Skin cancer is one of the leading causes of death in the United States today.
Are you taking proper preventative measures? Does your doctor have your back? Who’s got your back?
CBS news reports on skin cancer.
Summer is just around the corner and countless Americans will be soaking in the sun. But what measures should they be taking to protect themselves against skin cancer?
Sun exposure is known as the biggest cause of melanoma. And melanoma is the deadliest form of skin cancer.
“The American Academy of Dermatology points out that the back is the most common place on the body for melanoma to develop, and because it's a difficult area for a person to see, skin cancers on the back are often discovered later and require more extensive treatment,” according to CBS. The group has actually begun to call May 4th Melanoma Day; their objective is to raise awareness.
Expert dermatologists are advising Americans to put on a water resistant sunscreen before going outside in the sun, with a SPF of at least 30, preferably even higher than 30. They are particularly emphasizing the importance of people putting it all over their backs, an area that is commonly accidentally ignored, not covered enough and cancers there are detected later as they often go unnoticed.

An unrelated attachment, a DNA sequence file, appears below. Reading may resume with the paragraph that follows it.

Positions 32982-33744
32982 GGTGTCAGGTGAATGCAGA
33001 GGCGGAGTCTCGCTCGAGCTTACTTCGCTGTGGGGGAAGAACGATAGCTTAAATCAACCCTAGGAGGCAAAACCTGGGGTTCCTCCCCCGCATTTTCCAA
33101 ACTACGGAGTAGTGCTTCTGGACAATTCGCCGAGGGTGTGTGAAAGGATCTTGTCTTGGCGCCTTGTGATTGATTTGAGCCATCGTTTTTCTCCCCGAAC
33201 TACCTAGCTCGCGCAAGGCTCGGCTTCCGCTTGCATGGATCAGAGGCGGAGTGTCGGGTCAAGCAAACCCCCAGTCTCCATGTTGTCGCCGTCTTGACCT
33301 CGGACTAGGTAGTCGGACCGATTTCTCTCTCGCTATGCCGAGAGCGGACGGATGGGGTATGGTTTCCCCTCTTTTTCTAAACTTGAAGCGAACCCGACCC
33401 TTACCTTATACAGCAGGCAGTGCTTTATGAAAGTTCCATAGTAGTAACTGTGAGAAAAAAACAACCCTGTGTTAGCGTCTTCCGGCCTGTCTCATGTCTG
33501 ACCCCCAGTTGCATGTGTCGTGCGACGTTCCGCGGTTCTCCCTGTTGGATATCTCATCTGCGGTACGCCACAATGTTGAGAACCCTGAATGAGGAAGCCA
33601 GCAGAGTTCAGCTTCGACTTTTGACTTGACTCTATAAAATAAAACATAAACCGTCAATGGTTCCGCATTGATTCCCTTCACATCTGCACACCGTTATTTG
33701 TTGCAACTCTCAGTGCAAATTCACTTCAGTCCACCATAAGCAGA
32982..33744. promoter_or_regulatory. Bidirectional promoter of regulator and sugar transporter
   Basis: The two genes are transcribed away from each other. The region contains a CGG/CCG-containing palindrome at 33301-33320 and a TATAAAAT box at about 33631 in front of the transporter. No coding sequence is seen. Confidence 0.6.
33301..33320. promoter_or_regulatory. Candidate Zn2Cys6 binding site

The research team led a study that was conducted by the group.
What were the results?
They found that 37 percent of people barely ever or never apply sunscreen to their back when it's exposed to the sun, and 43 percent rarely or never ask anyone to help put sunscreen to their back. Men were two times as likely as women to say that they did not feel comfortable asking anyone to apply sunscreen on their backs.
Academy president and board-certified dermatologist Mark Lebwohl, MD, said in a press statement,
“Find someone you're comfortable with -- like a significant other, friend or relative -- and ask them to apply sunscreen to your back. Or even better, stay in the shade and wear clothing that covers your back.”
The American Cancer Society says that over 3.5 million people are diagnosed with skin cancer in the United States every year. Most of the cases involve basal or squamous cell skin cancer, which can usually be removed before they spread; however around 73,000 Americans each year are diagnosed with melanoma, which can lead to death.
The new campaign’s logo is ‘Who’s got your back?’.
The American Academy of Dermatology hopes this will finally help bring the type of awareness that they have been trying to spark for decades now. They feel that awareness is one of the most important steps towards skin cancer prevention.